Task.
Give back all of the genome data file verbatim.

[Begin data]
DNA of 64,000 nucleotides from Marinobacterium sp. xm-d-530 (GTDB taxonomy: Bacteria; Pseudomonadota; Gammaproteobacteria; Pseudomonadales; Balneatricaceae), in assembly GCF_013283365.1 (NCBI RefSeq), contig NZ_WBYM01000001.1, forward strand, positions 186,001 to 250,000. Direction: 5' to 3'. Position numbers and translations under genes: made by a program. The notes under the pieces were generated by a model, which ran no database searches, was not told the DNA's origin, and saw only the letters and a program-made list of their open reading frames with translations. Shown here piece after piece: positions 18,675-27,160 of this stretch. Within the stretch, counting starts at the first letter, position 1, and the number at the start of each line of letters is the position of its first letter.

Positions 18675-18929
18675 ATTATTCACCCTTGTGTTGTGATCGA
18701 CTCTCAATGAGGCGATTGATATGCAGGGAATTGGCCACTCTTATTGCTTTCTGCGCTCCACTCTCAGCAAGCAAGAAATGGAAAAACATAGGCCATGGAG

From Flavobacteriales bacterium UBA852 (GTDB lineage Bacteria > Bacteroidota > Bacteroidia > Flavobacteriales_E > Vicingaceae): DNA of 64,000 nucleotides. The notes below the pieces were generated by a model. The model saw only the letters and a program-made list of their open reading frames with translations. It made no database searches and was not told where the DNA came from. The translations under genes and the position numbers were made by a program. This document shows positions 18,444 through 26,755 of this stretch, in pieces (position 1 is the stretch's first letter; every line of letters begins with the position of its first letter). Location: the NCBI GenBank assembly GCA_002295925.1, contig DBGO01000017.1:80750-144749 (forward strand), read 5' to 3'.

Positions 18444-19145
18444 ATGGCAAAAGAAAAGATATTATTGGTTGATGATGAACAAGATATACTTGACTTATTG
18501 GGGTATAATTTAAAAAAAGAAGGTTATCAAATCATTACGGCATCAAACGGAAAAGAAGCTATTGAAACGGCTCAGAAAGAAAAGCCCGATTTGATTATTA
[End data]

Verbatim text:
DNA of 64,000 nucleotides from Marinobacterium sp. xm-d-530 (GTDB taxonomy: Bacteria; Pseudomonadota; Gammaproteobacteria; Pseudomonadales; Balneatricaceae), in assembly GCF_013283365.1 (NCBI RefSeq), contig NZ_WBYM01000001.1, forward strand, positions 186,001 to 250,000. Direction: 5' to 3'. Position numbers and translations under genes: made by a program. The notes under the pieces were generated by a model, which ran no database searches, was not told the DNA's origin, and saw only the letters and a program-made list of their open reading frames with translations. Shown here piece after piece: positions 18,675-27,160 of this stretch. Within the stretch, counting starts at the first letter, position 1, and the number at the start of each line of letters is the position of its first letter.

Positions 18675-18929
18675 ATTATTCACCCTTGTGTTGTGATCGA
18701 CTCTCAATGAGGCGATTGATATGCAGGGAATTGGCCACTCTTATTGCTTTCTGCGCTCCACTCTCAGCAAGCAAGAAATGGAAAAACATAGGCCATGGAG

From Flavobacteriales bacterium UBA852 (GTDB lineage Bacteria > Bacteroidota > Bacteroidia > Flavobacteriales_E > Vicingaceae): DNA of 64,000 nucleotides. The notes below the pieces were generated by a model. The model saw only the letters and a program-made list of their open reading frames with translations. It made no database searches and was not told where the DNA came from. The translations under genes and the position numbers were made by a program. This document shows positions 18,444 through 26,755 of this stretch, in pieces (position 1 is the stretch's first letter; every line of letters begins with the position of its first letter). Location: the NCBI GenBank assembly GCA_002295925.1, contig DBGO01000017.1:80750-144749 (forward strand), read 5' to 3'.

Positions 18444-19145
18444 ATGGCAAAAGAAAAGATATTATTGGTTGATGATGAACAAGATATACTTGACTTATTG
18501 GGGTATAATTTAAAAAAAGAAGGTTATCAAATCATTACGGCATCAAACGGAAAAGAAGCTATTGAAACGGCTCAGAAAGAAAAGCCCGATTTGATTATTA